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Two Studies Name Fresno as One of the Toughest American Cities to Live
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By Edward Smith
Published 4 months ago on
December 29, 2023

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Recent media reports claim that Fresno has the worst homeless rate per capita in the United States.

Data reviewed by GV Wire doesn’t rank Fresno No. 1 for homelessness, but it paints a grim picture of the challenges ahead for getting more people off the street.

“Is homelessness the biggest crisis that we’re facing? Yes, it trumps all other crises. And if that is the case, that means we can’t prioritize special interest groups over our need to build as much housing as possible.” — Matthew Dildine, CEO, The Mission

Nonprofit think-tank Brookings Institute ranks Fresno and Madera counties No. 13 in the nation for homelessness, based on 2022 data. Brookings used the annual Point-In-Time count conducted by Continuums of Care across the country.

Similarly, a new report from finance company WalletHub ranks Fresno as the third neediest U.S. city.

“Fresno, CA is the third-neediest city in part due to the fact that it has the highest homelessness rate in the nation,” a report from finance company WalletHub. “Unfortunately, life for the city’s homeless population is difficult because the city has also instituted laws against things like begging, loitering, and sleeping in public places.”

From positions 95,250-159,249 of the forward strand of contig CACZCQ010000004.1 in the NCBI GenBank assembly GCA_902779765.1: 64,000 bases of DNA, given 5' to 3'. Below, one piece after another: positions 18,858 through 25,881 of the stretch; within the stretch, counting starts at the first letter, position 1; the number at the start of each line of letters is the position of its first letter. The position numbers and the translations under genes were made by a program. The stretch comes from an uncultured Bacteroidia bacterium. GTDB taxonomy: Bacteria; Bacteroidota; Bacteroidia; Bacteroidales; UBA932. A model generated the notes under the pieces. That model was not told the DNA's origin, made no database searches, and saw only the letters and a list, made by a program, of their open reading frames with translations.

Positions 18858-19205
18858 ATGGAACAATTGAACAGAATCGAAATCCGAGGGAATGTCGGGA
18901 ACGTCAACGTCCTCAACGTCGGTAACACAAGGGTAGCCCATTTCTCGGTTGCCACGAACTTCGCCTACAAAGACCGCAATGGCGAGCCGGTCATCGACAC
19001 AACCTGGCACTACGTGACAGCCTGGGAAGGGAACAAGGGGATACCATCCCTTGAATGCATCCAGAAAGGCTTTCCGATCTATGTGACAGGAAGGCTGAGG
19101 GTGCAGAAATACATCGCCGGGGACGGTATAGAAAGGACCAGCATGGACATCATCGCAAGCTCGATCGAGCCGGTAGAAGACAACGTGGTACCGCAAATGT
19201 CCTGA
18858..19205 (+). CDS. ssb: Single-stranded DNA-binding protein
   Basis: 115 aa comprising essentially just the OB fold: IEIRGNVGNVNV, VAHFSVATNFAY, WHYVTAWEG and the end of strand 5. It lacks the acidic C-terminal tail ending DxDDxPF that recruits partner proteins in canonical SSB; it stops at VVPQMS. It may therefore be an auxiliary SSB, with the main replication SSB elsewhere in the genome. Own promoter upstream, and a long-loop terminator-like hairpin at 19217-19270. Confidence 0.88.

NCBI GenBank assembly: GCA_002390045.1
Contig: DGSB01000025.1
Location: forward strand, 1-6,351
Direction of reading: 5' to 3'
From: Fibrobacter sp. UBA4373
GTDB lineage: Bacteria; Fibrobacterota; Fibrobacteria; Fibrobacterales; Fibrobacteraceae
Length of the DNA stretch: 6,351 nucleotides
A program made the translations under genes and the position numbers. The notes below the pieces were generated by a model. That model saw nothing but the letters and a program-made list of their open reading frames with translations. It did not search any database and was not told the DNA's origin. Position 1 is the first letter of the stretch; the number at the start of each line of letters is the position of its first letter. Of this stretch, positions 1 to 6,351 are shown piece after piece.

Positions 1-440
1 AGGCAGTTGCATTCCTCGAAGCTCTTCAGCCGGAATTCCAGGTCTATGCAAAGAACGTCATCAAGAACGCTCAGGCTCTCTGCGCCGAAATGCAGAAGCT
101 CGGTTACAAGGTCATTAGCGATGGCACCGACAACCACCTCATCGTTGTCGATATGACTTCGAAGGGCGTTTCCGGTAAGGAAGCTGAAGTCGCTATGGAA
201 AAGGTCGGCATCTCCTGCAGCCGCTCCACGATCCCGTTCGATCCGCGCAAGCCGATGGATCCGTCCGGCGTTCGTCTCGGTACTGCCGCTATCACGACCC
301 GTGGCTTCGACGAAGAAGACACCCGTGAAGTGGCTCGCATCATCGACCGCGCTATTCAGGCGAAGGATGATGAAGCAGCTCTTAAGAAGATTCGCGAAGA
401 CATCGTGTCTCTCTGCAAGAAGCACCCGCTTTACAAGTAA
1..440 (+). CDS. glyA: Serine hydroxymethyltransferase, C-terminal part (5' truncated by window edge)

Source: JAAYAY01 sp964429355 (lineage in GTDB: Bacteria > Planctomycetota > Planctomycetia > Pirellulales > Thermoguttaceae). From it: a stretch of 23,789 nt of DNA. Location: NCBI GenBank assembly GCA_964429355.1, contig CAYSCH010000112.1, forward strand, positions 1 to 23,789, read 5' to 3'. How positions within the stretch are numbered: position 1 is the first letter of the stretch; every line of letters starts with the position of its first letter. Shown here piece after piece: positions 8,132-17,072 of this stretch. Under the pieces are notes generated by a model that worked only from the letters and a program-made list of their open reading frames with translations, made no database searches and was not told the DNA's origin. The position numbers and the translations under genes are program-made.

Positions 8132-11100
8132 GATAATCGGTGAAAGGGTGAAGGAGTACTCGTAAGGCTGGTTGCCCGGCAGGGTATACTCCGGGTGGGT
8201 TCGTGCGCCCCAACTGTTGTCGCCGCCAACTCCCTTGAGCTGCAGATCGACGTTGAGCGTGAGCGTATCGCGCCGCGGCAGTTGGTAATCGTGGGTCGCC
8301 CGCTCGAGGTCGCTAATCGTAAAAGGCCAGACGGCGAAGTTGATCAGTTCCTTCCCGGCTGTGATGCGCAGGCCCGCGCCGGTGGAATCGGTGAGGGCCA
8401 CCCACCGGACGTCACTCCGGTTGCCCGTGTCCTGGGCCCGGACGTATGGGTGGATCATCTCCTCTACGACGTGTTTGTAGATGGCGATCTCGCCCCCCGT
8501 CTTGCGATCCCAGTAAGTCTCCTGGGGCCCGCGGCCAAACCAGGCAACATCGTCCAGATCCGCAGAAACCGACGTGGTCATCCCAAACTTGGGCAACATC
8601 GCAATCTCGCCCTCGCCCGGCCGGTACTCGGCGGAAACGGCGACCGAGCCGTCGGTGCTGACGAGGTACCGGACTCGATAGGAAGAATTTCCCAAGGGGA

The city is No. 26 in health and safety among the nation’s 182 largest cities, according to WalletHub. Economic factors in Fresno were the second worst.

WalletHub analysts developed the ranking using child and adult poverty rates, unemployment rates, homelessness rates, and credit scores, among other factors to determine the economic state. Food insecurity, the number of uninsured, and crime rates determined health and safety rates.

The area’s poverty, construction difficulties, and wrongly-aimed strategies compound to make the problem worse, said Matthew Dildine, CEO of The Mission, a Fresno housing nonprofit that works closely with homeless people.

“Our challenges in Fresno are more unique for a variety of different reasons that kind of create this perfect storm of variables that make it so that we are in a very, very difficult location, a very, very difficult region to really tackle and come up with solutions to solve homelessness,” said Dildine.

West Coast Cities Lag Behind the East Coast in Providing Shelter

The federal government mandates that Continuums of Care conduct a “Point-in-Time” count at least every other year.

The 4,216 unhoused people volunteers counted in 2022 yielded a rate of 359 for every 100,000 people in Fresno and Madera counties. More recent counts show 4,493 homeless people.

In comparison, San Francisco — the highest on the list — had 959 homeless people per 100,000 in 2022.